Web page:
Paraguay’s agricultural sector: how much is at risk?
September 19, 2017
Despite the political and economical instability facing South America, the small nation of Paraguay is experiencing growth.
This upturn is due to a record soy harvest alongside a number of infrastructure projects supporting predictions of the country’s economy to grow by more than 4.2 percent this year.
The most important part of the Paraguayan economy is its agricultural sector that is the world’s fourth-largest soy exporter. The 2016/17 soy crop yield is estimated to be more than 10 million tonnes and expectant to be worth $3 billion. These figures are very important to an economy that lacks in mineral resources while the nation has recently been affected by weather conditions that have destroyed 430,000 hectares of high-protein wheat sown this year.
The Minister of Finance, Santiago Peña, affirmed “What’s interesting about this [soy] harvest is the impact that it has on the whole supply chain and on other sectors. When we add up commerce, transportation and the financial sector, it’s going to be a very strong year.”
Paraguay has enjoyed an agricultural boom with the production of grain from 2 million metric tons in 1991 to an expected 17 million tons a year. It has been a process supported by investment in its agricultural sector.
“We have managed to greatly increase agricultural production without occupying much more land. Production grew to over seven fold in the last twenty-six years, while the farmed area only doubled,” as stated by Hector Cristaldo, President of the Paraguayan Farmers Association.
The country is experiencing growth, as in May, economic activity grew nearly 5 percent year-on-year. A result prolonged by the support of greater investment into its infrastructure since the centre-right President, Horacio Cartes, won the election in April 2013. Paraguay in that same year joined the international bond markets but will not return to these markets this year since raising $500 million in debt.
Growing dismay amongst its agricultural communities has been reported by a proposed15 percent export tax on corn, soy and wheat exports that have acted as a catalyst formass protests. The Paraguayan government has argued that the agricultural sector contributes too little to the country when compared to other sectors.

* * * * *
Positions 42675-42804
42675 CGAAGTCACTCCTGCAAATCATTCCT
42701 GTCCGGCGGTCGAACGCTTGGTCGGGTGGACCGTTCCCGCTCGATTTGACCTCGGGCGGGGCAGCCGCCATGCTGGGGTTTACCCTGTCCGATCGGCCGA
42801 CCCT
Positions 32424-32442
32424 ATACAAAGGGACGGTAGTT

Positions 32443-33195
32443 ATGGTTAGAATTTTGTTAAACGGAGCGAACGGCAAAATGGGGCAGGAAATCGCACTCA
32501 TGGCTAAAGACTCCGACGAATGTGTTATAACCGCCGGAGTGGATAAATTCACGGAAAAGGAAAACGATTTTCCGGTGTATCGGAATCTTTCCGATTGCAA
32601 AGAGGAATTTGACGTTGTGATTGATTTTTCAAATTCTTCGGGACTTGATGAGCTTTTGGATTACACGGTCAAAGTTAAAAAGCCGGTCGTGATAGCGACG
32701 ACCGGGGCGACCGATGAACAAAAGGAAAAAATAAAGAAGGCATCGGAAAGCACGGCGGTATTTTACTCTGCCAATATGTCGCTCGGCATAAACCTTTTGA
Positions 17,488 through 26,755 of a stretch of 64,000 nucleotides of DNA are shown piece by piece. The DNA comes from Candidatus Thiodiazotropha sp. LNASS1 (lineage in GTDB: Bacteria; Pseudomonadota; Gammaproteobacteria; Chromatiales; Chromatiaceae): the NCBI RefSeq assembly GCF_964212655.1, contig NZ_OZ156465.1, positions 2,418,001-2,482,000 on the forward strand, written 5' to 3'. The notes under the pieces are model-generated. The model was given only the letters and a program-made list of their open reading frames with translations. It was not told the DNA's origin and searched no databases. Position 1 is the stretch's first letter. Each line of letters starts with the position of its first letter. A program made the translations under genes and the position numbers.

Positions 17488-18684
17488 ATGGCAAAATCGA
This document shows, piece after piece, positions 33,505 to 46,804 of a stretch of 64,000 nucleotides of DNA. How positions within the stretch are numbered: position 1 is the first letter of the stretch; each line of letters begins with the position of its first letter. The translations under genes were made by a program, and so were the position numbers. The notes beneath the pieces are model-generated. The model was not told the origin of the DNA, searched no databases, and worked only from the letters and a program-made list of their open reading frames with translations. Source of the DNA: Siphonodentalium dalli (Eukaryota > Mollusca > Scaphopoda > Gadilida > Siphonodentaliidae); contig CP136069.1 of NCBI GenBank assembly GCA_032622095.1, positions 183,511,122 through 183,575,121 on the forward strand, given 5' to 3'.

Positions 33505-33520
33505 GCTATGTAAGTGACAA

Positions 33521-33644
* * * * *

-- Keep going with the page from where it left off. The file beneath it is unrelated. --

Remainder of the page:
Approximately, 2.6 million people live in rural zones and account for 30 percent of the population. While 2.6 percent of landowners, the small elite, hold 85.5 percent of Paraguay’s lands, of whom the state has been known to act in favour of. The government’s tax proposal would affect the incomes of farming populations, fearing they would become of the nation’s growing poverty epidemic while the proposal could pressurise the risks of pushing Paraguay’s agricultural boom into jeopardy. Alongside this, the government has vetoed a decision in August, after promising 2 days before that to subsidize small and medium farmers for the refinancing of agricultural debts, enraging farmers even further.
Further rising tensions
With over 40 percent of its 6.8 million population living in poverty, Paraguay is still considered one of Latin America’s poorest countries. While growth is expected, the country is plagued with corruption and political unrest that threatens Paraguay’s fragile democracy.
Earlier this year between March and April, further protests were experienced when demonstrators set fire to Paraguay’s Congress building in response to President Horacio Cartes attempts to change a constitutional amendment that would enable Cartes to run for a re-election. The disruption ended with the Chamber of Deputies of Paraguay rejecting the constitutional amendment proposal. The strong public response against the government is a reflection of the nation’s murky past when it was under rulership by dictator Alfredo Stroessner between 1954-1989.
But despite the recent public outcry against the current President, results of next years April 2018 elections look like Paraguay will follow Latin America’s recent populist trend and continue with the conservative Colorado party. Paraguay’s Minister of Finance, Santiago Peña, will run for office as leader of the Colorado party that has ruled Paraguay for a combined 61 years, only losing recently in 2008 to the centre-left Christian Democratic Party led by the Fernando Lugo. The Colorado party is believed to win the next election as Peña has indicated he will have similar policies to Cartes.
While the President’s attempt at altering the amendment to run for president has been negated, other proposals such as the tax on the agriculture sector brings unnecessary uncertainty amongst Paraguay’s already dismayed farming population. This will also present a risk towards disturbing the country’s booming agricultural sector.
With the upcoming Presidential elections, the President’s current party believes an election victory is within their reach, again. But while the party continues to implement controversial policies, they risks disturbing Paraguay’s population, which could ultimately end in a surprising election result and disrupt the much needed economic growth.